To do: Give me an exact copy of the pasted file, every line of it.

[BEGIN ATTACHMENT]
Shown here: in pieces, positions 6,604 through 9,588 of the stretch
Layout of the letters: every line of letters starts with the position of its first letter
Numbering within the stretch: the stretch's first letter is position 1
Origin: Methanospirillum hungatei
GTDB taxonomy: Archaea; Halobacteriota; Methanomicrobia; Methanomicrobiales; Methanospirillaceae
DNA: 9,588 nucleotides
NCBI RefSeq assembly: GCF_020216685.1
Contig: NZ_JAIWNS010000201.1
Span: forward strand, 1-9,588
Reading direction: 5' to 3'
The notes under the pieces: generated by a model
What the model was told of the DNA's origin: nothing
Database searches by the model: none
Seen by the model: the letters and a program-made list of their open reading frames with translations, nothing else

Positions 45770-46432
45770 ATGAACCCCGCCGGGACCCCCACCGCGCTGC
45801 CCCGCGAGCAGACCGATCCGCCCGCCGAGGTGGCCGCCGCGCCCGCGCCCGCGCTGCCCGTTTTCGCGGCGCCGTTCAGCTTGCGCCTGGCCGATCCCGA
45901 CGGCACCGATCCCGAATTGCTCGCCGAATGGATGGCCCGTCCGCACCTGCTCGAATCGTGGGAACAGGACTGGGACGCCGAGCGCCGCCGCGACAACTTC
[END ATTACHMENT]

Shown here: in pieces, positions 6,604 through 9,588 of the stretch
Layout of the letters: every line of letters starts with the position of its first letter
Numbering within the stretch: the stretch's first letter is position 1
Origin: Methanospirillum hungatei
GTDB taxonomy: Archaea; Halobacteriota; Methanomicrobia; Methanomicrobiales; Methanospirillaceae
DNA: 9,588 nucleotides
NCBI RefSeq assembly: GCF_020216685.1
Contig: NZ_JAIWNS010000201.1
Span: forward strand, 1-9,588
Reading direction: 5' to 3'
The notes under the pieces: generated by a model
What the model was told of the DNA's origin: nothing
Database searches by the model: none
Seen by the model: the letters and a program-made list of their open reading frames with translations, nothing else

Positions 45770-46432
45770 ATGAACCCCGCCGGGACCCCCACCGCGCTGC
45801 CCCGCGAGCAGACCGATCCGCCCGCCGAGGTGGCCGCCGCGCCCGCGCCCGCGCTGCCCGTTTTCGCGGCGCCGTTCAGCTTGCGCCTGGCCGATCCCGA
45901 CGGCACCGATCCCGAATTGCTCGCCGAATGGATGGCCCGTCCGCACCTGCTCGAATCGTGGGAACAGGACTGGGACGCCGAGCGCCGCCGCGACAACTTC